Sherlock Holmes on TV

So, while everyone is speaking about the new Sherlock Holmes movie that recently came out, I’d like to take a moment and remember one of the best versions of Sherlock Holmes, on small and big screens, The Adventures of Sherlock Holmes starring Jeremy Brett.

The series ran for a short period of time during the 1980s.  Brett arguably filled the role of the brilliant detective that seemed to satisfy even the most hardcore Holmes fans.  Unlike the recent movie with Robert Downey, Jr, Holmes is not supposed to be a sexy action star, but a hands on scientist who sees a world of information in the smallest detail.  The series in its excellence was not limited to the selection of Brett as Holmes, we had David Burke as Dr. Watson and my favorite version of the long suffering Mrs. Hudson played by Rosa Williamson.  The series would spend one hour (maybe two) on most of the Holmes cases, including the most interesting to me, The Final Problem (the death that Sir Conan Doyle wrote for Holmes and his nemesis Dr. Moriarity.)

The new movie, Sherlock Holmes, has some good points, including a fine portrayal of Dr. Watson by Jude Law.  His version of Watson is the one I wanted to see on screen, and though Brett’s TV series did not make Watson an absent minded imbecile, I still think the character could have improved upon.  People don’t realize that Watson was in the army, he was a distinguished and reputable doctor and deserved some respect from Hollywood who liked to use Holmes partner as a comic timing device.  It isn’t fair to Watson, and honestly it’s not fair to Holmes either who would never have put up with anyone that would be considered stupid in general.

I don’t like to post a review so much on a movie right after I’ve seen it; my initial reaction to the picture has more to do with the energy one experiences in a movie.  And this movie had many loose ends it needed to tie up, which it did, but basically all at once in what I can state felt like a blast of a shot gun pattern so walking away immediately I was left to try to digest everything so fast.  I’m told this is more of a Guy Ritchie (the director) tactic and while it might work for other movies, it didn’t suit Sherlock Holmes.  Yes Holmes will sometimes keep his inner knowledge to himself about certain clues he comes across, but I’ve never seen it take this long for him to reveal or more important, this many “clues” being revealed all at once.  It felt like an afterthought from the writers, like they were getting ready to roll the closing credits, and then remembered they had to explain how Holmes arrived at his conclusions and shoe horned some in the only two places at the end where it would go.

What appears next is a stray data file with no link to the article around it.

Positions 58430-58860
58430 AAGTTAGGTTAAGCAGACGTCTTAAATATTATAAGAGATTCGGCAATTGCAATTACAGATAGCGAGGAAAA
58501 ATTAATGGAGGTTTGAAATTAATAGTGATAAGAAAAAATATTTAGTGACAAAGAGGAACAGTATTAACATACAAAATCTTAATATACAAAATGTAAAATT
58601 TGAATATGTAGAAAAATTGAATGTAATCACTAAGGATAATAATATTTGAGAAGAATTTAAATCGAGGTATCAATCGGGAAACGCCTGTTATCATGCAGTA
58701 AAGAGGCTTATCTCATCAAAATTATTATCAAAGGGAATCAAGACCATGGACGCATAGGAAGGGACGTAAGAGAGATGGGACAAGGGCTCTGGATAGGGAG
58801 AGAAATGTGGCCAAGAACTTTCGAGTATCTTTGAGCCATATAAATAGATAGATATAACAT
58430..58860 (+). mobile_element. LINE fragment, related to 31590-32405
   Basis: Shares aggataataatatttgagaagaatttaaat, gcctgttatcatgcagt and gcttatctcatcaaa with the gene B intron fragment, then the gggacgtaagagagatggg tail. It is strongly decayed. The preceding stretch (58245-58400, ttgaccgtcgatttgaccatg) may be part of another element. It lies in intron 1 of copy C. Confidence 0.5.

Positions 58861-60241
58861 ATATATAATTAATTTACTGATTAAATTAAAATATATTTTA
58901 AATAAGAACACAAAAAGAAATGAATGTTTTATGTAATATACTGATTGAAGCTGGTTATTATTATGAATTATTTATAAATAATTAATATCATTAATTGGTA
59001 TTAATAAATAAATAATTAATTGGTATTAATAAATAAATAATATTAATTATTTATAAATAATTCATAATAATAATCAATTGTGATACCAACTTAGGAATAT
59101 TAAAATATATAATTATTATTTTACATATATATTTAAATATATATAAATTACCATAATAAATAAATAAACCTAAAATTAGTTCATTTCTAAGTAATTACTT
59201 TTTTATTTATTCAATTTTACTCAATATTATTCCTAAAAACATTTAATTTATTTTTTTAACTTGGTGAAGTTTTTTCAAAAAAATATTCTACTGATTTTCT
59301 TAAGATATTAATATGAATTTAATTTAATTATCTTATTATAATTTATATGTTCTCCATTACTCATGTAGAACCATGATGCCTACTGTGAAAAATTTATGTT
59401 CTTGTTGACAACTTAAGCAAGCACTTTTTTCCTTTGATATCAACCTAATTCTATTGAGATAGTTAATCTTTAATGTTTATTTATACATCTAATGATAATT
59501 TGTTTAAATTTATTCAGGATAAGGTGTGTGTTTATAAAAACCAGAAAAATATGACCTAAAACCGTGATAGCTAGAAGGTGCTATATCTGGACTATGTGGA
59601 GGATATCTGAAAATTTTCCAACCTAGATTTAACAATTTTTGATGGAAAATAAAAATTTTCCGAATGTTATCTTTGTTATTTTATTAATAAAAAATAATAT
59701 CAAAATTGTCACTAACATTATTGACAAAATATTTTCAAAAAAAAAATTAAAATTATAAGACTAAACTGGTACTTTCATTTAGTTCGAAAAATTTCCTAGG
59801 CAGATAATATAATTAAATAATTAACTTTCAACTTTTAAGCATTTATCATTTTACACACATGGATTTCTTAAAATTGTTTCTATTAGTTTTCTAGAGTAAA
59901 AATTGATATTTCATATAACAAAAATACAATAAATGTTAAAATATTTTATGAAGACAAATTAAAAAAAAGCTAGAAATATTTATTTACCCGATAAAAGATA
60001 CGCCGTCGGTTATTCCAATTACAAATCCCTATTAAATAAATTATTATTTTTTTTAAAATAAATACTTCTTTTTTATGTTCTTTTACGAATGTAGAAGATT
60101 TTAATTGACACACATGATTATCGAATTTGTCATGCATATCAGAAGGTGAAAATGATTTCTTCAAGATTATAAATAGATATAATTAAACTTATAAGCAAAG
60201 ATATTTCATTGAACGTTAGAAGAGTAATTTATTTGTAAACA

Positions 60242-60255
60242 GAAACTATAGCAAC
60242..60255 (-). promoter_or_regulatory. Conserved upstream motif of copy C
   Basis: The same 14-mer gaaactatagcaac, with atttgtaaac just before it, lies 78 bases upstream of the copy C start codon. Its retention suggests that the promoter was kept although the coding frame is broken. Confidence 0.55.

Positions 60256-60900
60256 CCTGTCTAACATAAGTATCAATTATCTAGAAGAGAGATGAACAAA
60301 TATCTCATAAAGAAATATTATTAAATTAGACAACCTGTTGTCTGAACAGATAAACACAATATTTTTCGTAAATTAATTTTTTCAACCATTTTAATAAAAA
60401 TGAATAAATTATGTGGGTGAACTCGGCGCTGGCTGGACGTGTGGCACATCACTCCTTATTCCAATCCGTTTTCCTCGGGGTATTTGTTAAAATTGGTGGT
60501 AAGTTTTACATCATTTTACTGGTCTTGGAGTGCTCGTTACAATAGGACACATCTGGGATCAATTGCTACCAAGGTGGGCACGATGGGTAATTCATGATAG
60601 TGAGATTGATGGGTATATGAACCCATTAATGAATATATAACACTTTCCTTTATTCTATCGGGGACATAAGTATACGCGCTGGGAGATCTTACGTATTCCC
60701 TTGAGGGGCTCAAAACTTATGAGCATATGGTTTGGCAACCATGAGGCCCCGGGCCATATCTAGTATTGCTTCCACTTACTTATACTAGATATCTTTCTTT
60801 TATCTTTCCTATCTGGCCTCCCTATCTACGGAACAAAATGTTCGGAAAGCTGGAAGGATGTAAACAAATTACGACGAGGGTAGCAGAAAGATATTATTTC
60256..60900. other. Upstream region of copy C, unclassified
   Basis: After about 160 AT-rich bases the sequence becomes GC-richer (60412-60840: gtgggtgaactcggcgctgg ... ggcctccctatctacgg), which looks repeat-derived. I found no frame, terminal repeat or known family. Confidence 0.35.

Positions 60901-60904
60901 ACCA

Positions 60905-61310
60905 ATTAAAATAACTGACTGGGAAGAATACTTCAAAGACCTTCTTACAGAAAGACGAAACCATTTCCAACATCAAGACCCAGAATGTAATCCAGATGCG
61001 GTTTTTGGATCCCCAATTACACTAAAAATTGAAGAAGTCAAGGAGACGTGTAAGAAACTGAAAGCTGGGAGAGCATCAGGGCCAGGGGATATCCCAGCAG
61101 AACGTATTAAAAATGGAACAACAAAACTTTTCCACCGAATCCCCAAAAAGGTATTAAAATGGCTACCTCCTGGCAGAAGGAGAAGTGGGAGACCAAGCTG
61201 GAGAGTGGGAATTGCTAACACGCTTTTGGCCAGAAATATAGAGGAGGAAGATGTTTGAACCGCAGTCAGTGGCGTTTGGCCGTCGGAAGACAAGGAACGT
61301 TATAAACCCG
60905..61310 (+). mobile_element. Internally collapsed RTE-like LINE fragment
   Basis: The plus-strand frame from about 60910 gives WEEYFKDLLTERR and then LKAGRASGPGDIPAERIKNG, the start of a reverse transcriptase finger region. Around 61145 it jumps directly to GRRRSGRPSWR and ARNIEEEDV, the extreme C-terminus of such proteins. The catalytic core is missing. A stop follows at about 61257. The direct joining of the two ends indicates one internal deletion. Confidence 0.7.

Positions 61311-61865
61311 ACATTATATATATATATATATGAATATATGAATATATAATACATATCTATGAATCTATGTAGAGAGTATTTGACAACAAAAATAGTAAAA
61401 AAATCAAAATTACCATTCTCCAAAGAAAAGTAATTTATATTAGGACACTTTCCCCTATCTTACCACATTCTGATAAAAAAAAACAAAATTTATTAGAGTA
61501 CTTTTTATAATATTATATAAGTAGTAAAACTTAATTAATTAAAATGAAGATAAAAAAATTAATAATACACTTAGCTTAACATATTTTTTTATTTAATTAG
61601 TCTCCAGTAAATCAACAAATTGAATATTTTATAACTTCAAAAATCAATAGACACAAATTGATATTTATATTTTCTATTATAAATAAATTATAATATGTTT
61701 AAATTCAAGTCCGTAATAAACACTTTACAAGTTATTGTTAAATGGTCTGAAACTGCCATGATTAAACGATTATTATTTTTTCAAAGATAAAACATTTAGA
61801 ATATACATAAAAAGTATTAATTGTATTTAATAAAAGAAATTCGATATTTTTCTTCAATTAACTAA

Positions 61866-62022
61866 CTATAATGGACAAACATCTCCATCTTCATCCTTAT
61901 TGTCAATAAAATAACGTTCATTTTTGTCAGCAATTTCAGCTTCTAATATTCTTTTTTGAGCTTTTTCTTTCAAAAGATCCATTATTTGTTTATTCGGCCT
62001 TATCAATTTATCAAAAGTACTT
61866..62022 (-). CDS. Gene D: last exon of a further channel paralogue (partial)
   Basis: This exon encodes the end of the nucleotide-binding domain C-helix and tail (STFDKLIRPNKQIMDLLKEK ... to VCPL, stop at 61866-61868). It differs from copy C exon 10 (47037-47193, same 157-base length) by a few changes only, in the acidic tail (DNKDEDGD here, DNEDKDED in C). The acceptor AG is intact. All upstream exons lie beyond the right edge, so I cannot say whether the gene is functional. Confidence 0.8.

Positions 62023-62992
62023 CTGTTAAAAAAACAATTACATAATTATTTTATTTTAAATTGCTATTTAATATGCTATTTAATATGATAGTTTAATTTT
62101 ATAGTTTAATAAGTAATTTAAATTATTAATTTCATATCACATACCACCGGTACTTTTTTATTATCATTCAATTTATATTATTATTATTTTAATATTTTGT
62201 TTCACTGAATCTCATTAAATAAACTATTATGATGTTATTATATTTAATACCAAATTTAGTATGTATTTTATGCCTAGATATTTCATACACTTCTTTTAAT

My other issue with the movie is in Rachel McAdams as Irene Adler.  Or maybe, it’s just the fact that Adler had to be in this movie at all.  I know there is much hoopla of the bromance between Holmes and Watson.  If I’m going to roll my eyes at this relationship and how contrived it is, I have to roll my eyes at the romance with Holmes and Adler.  First, McAdams is way too young to be Adler.  She’s already described in A Scandal in Bohemia as a woman who’s already had quite a past, and we presume some years have passed since that case.  Second, Adler was no more in love with Holmes than he was with her.  I think what is interesting about the couple is both really underestimated each other in their initial meeting.  For Adler to underestimate Holmes is not so notable, part of the fun of Holmes is how he is able to use what seems like an unassuming gift to capture some of the world’s most evil minds.  But Holmes being fooled by her is quite extraordinary.  It doesn’t happen very often and certainly not by a woman.  Holmes did keep Adler’s photograph but I believe he had it tossed in some drawer, not kept out in the open to see everyday.  Holmes was too much of an egotist to want to be reminded of any failure.

But overall I did enjoy the movie.  If I let my two issues above go, it’s fun to watch and I really think most of the public will be unaware of any problems in the story not reflecting the canon.  (I have no problems with alternate versions or remakes of my favorites, but I do not care that these new versions will interpret the characters outside their original personalities such as any romance with Holmes would).  I didn’t get into the portrayal of Robert Downey, Jr as Holmes because he will always fall short to the great and late Jeremy Brett.  I especially liked the slow down of action to help explain why Holmes was so adept at fighting his opponents.  That’s all I can really say without giving away spoilers.  What did everyone else think?